customer, I completed a customer inquiry form and cataloged the information in
our database. I then collaborated with colleagues to prepare the best possible
package for the client. The clients were then presented with a summarized report
on their financial activities that I formulated on a quarterly basis.

Comment: Notice the amount of detail necessary when you are talking about
your experience. One of the most common mistakes made by foreigners when
discussing their former employment is to speak too generally. The employer
wants to know exactly what you did and how you did it; the more detail you can
give the more the interviewer knows that you understand the type of work.
Remember to vary your vocabulary when talking about your responsibilities.
Also, do not begin every sentence with "I". Use the passive voice, or an
introductory clause to help you add variety to your presentation

Interviewer: What is your greatest strength?


Candidate: I work well under pressure. When there is a deadline (a time by
which the work must be finished), I can focus on the task at hand (current
project) and structure my work schedule well. I remember one week when I had
to get 6 new customer reports out by Friday at 5. I finished all the reports ahead
of time without having to work overtime.

Candidate: I am an excellent communicator. People trust me and come to me


for advice. One afternoon, my colleague was involved with a troublesome
(difficult) customer who felt he was not being served well. I made the customer a
cup of coffee and invited both my colleague and the client to my desk where we
solved the problem together.

Candidate: I am a trouble shooter. When there was a problem at my last job,


the manager would always ask me to solve it. Last summer, the LAN server at
work crashed. The manager was desperate and called me in (requested my help)
to get the LAN back online. After taking a look at the daily backup, I detected the
problem and the LAN was up and running (working) within the hour.

Comment: This is not the time to be modest! Be confident and always give
examples. Examples show that you are not only repeating words you
have learned, but actually do possess that strength.

Interviewer: What is your greatest weakness?


Candidate: I am overzealous (work too hard) and become nervous when my co-
workers are not pulling their weight (doing their job). However, I am aware of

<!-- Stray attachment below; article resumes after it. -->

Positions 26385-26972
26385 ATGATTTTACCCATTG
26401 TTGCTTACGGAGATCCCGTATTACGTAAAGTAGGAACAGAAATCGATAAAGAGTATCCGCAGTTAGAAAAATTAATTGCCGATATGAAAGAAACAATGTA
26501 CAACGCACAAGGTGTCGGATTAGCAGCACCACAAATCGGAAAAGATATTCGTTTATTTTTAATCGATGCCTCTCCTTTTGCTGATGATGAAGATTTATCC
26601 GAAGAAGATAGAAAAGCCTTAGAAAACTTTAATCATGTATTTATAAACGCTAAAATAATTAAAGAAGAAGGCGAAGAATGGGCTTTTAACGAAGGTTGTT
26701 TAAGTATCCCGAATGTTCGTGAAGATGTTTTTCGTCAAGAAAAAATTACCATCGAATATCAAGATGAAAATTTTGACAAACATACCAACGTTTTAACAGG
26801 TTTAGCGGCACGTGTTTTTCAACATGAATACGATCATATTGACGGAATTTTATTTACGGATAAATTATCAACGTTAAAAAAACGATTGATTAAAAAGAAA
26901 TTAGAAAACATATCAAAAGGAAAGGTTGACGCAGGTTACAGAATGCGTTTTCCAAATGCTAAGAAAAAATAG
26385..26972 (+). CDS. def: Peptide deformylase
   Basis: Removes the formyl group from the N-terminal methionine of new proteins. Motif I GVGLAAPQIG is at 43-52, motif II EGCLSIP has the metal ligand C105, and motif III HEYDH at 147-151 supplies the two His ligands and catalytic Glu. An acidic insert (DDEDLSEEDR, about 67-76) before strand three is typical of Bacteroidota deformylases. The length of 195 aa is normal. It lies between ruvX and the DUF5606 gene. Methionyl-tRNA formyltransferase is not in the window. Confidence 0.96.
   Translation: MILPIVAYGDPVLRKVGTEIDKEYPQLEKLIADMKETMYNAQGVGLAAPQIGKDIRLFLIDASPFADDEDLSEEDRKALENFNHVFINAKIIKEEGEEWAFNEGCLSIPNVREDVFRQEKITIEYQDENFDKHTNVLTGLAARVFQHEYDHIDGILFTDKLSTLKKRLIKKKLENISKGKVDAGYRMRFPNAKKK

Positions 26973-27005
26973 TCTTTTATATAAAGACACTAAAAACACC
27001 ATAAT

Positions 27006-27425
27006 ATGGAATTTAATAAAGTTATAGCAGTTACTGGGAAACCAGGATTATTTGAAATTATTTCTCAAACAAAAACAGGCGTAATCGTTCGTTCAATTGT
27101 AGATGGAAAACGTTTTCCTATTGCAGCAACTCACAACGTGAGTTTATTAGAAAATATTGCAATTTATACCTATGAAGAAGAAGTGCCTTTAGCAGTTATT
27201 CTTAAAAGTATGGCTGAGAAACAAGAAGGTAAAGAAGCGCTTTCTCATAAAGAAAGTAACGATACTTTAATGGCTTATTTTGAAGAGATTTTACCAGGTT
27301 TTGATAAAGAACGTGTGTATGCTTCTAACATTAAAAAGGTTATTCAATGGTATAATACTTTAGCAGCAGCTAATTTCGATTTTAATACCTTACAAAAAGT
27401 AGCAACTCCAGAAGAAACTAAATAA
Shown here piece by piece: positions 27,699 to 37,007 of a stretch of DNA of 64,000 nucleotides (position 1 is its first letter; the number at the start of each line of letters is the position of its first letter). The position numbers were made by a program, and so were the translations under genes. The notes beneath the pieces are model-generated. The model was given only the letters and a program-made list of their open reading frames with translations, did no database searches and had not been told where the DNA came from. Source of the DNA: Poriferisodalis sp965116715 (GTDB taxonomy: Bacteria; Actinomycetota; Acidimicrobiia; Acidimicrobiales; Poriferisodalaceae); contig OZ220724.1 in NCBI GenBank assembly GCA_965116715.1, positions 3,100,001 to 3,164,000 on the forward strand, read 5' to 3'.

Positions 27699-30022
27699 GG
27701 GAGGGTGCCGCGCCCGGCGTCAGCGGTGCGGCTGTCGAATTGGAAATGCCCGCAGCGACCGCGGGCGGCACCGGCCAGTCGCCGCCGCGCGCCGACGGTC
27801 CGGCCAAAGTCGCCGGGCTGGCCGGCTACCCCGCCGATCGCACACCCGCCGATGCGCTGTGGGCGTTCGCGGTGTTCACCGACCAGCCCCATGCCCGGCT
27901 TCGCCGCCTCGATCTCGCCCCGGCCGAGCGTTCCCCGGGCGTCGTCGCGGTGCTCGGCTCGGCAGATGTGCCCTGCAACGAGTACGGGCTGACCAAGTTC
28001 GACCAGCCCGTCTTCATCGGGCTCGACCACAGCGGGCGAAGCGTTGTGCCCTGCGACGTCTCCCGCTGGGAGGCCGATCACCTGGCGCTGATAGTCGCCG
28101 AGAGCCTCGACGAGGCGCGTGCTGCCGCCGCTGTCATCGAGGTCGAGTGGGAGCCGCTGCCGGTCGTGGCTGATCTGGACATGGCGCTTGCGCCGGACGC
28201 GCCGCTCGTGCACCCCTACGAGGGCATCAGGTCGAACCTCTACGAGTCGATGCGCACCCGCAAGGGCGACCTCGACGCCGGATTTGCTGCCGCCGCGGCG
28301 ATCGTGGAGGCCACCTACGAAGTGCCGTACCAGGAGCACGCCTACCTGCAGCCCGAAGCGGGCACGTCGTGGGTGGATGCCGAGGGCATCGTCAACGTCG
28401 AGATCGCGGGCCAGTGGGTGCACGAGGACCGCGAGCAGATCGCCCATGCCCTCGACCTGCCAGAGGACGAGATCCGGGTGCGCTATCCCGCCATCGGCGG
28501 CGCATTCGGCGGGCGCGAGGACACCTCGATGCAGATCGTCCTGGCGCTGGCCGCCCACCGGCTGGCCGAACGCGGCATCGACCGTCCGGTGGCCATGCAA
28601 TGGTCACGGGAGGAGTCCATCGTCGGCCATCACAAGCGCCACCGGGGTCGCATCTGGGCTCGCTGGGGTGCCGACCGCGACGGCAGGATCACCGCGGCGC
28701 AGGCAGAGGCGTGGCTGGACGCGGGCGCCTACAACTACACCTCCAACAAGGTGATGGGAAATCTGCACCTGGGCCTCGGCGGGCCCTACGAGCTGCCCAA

this problem, and before I say anything to anyone, I ask myself why the colleague
is having difficulties.

Candidate: I tend to spend too much time making sure the customer is
satisfied. However, I began setting time-limits for myself If I noticed this
happening.

Comment: This is a difficult question. You need to mention a weakness that is


actually a strength. Make sure that you always mention how you try to improve
the weakness.

Interviewer: Why do you want to work for Smith and Sons?


Candidate: After following your firm's progress for the last 3 years, I am
convinced that Smith and Sons are becoming one of the market leaders and I
would like to be part of the team.

Candidate: I am impressed by the quality of your products. I am sure that I


would be a convincing salesman because I truly believe that the Atomizer is the
best product on the market today.

Comment: Prepare yourself for this question by becoming informed about the
company. The more detail you can give, the better you show the interviewer
that you understand the company.

Interviewer: When can you begin?


Candidate: Immediately.
Candidate: As soon as you would like me to begin.

Comment: Show your willingness to work!

NB: The above questions represent some of the most basic questions asked on
any job interview in English. Probably the most important aspect of interviewing
in English is giving detail. As a speaker of English as a second language, you
might be shy about saying complicated things. However, this is absolutely
necessary as the employer is looking for an employee who knows his or her job. If
you provide detail, the interviewer will know that you feel comfortable in that job.
Don't worry about making mistakes in English. It is much better to make simple
grammar mistakes and provide detailed information about your experience than
to say grammatically perfect sentences without any real content.